Continuous positive airway pressure or CPAP is the treatment of choice for moderate to severe obstructive sleep apnea (OSA). It is administered via a bedside machine that generates a mild air pressure that is transmitted to the throat via a hose and a mask that is strapped to the face.
Depending on the device and the individual, the treatment is considered by some to be a lifesaver—reducing the symptoms of OSA, including snoring and daytime sleepiness.
For others, it is a nightmare that makes it even more difficult to sleep because of the noise of the machine, leakage of air around the mask, the discomfort of exhaling against pressure, and the awkwardness of trying to move in bed with all that stuff strapped to you. And then, there is the body image problem…(Arghhh! Do I really look like that???).
Significant numbers of people fall into both camps—the love’ems and the hate’ems. Adherence to traditional CPAP is estimated to be about 60-70%.
Enter the Airing
First of all, the caveat. The Airing—a hoseless, maskless, micro CPAP—is a product that is still in development. A non-working prototype has been created and certain features, such as the nose buds, the soft silicon structures that hold the device in your nose, have been successfully user-tested.
The vents that allow air flow into and out of the device have also been tested and seem to work just fine when someone is breathing through the prototype.
The micro-blowers that generate the air pressure, the key technology in the device, are in the proof of concept development stage. Once this is achieved, clinical testing in real live people will be done to demonstrate that they produce the same outcomes as the full-blown, masked, hosed macro-CPAP.
Here is a graphic that shows how the micro-blowers work:
The device runs on a battery that is designed to work for ~8 hours, enough for one night. The next morning you toss it, using a fresh one each night. So, unlike the traditional CPAP machine, no cleaning or maintenance is required.
Related post: Airing’s Inventor Responds to Questions and Concerns
What is it going to cost?
The company hopes the Airings will retail for about $3 or $.60 if insurance covers the usual 80%. This translates into an annual price of about $1,100, before insurance. This is roughly comparable to the retail price of a mid-range CPAP machine. An important difference to consider, however, is that the Airing is a whole lot less likely to end up gathering dust in the basement because of its user-friendly design.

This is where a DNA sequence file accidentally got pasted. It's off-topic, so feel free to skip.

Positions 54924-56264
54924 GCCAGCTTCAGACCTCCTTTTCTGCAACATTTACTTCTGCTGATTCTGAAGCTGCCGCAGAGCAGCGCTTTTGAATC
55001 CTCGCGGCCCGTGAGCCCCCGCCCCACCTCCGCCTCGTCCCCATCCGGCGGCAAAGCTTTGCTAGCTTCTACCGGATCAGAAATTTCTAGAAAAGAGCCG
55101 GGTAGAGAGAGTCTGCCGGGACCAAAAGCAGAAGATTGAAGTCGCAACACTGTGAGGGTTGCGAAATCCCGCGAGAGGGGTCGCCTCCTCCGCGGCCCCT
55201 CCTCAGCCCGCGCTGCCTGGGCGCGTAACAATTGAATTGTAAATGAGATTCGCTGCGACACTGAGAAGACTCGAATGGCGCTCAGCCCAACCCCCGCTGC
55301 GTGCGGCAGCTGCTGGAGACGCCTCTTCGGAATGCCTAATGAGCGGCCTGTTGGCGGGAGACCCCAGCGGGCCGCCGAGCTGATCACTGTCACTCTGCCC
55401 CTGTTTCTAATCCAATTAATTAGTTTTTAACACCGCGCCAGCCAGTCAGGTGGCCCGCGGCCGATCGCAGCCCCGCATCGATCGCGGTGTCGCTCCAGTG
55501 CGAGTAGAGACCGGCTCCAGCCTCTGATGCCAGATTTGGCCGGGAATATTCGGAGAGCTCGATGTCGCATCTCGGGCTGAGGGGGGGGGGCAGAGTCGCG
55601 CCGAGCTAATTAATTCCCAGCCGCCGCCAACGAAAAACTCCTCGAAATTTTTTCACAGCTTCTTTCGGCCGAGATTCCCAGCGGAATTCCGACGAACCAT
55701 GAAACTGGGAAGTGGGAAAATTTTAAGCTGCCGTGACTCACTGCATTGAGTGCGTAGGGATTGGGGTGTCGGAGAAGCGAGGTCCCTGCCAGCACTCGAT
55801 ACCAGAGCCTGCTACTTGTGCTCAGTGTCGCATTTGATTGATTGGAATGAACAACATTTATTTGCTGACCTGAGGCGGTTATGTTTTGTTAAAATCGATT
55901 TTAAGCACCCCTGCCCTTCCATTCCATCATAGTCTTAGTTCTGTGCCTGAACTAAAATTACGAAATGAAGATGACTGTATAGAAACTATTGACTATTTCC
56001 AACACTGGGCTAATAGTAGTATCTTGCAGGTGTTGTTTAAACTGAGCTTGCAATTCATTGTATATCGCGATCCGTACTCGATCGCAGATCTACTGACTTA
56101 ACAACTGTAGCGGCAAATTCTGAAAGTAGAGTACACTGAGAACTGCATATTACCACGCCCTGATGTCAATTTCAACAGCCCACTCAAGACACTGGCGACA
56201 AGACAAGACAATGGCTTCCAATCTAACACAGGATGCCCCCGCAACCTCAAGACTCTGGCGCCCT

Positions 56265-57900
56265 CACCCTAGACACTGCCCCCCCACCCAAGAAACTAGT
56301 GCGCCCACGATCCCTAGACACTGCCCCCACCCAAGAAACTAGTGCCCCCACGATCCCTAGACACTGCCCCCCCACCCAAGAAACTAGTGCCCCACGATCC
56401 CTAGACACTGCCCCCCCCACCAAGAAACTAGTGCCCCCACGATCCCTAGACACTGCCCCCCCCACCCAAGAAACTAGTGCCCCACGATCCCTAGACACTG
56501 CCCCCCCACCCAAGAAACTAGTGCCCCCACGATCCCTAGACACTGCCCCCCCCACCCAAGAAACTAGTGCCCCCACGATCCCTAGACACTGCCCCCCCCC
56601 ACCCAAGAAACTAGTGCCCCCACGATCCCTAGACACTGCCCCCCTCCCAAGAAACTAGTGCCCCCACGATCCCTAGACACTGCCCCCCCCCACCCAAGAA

Airing is currently raising money on Indiegogo to fund further development, clinical testing, and the FDA approval process. They have already raised more than $1 million. The more they raise, the inventor tells me, the quicker they will be able to bring the device to market. Currently, the goal is to be “on the shelves” in 2017.
So, why is the Airing a game-changer?
The Airing does away with almost all of the unpleasant features of the CPAP machine. First of all, it is small and fits snugly under the nose. There are no hoses, masks, noisy bedside machines, or cords. Further, as I mentioned above, it does not require cleaning and maintenance—you use it once and throw it away.
According to the Airing website, Stephen A. Marsh,
“…is an avid, self-taught inventor/entrepreneur who has a long history of innovative product design. Stephen is the named inventor on over 75 patents and applications in the fields of electronics, energy, health care and consumer products. He has started several companies and has collaborated with a wide variety of institutions, including National Institute of Standards and Technology, AT&T, General Scanning/DuPont Medical Imaging Systems, Kurzweil Applied Intelligence, the National Institutes of Health and many others.”
I was fortunate to be able to chat with him via a Google Hangout on Air. You can watch the video to hear him describe his invention in more detail:
The bottom line
There is a very personal bottom line for me. I am, like many of you, my dear readers, a CPAP failure.
I just couldn’t stand to have that thing strapped on my face at night. And, yet, I would like something to relieve my symptoms and obviate the adverse effects of untreated OSA on my body.
Right now, I have to say, that there is no question in my mind that this:
is going to be way, way better than this:
Featured photo credit: Airing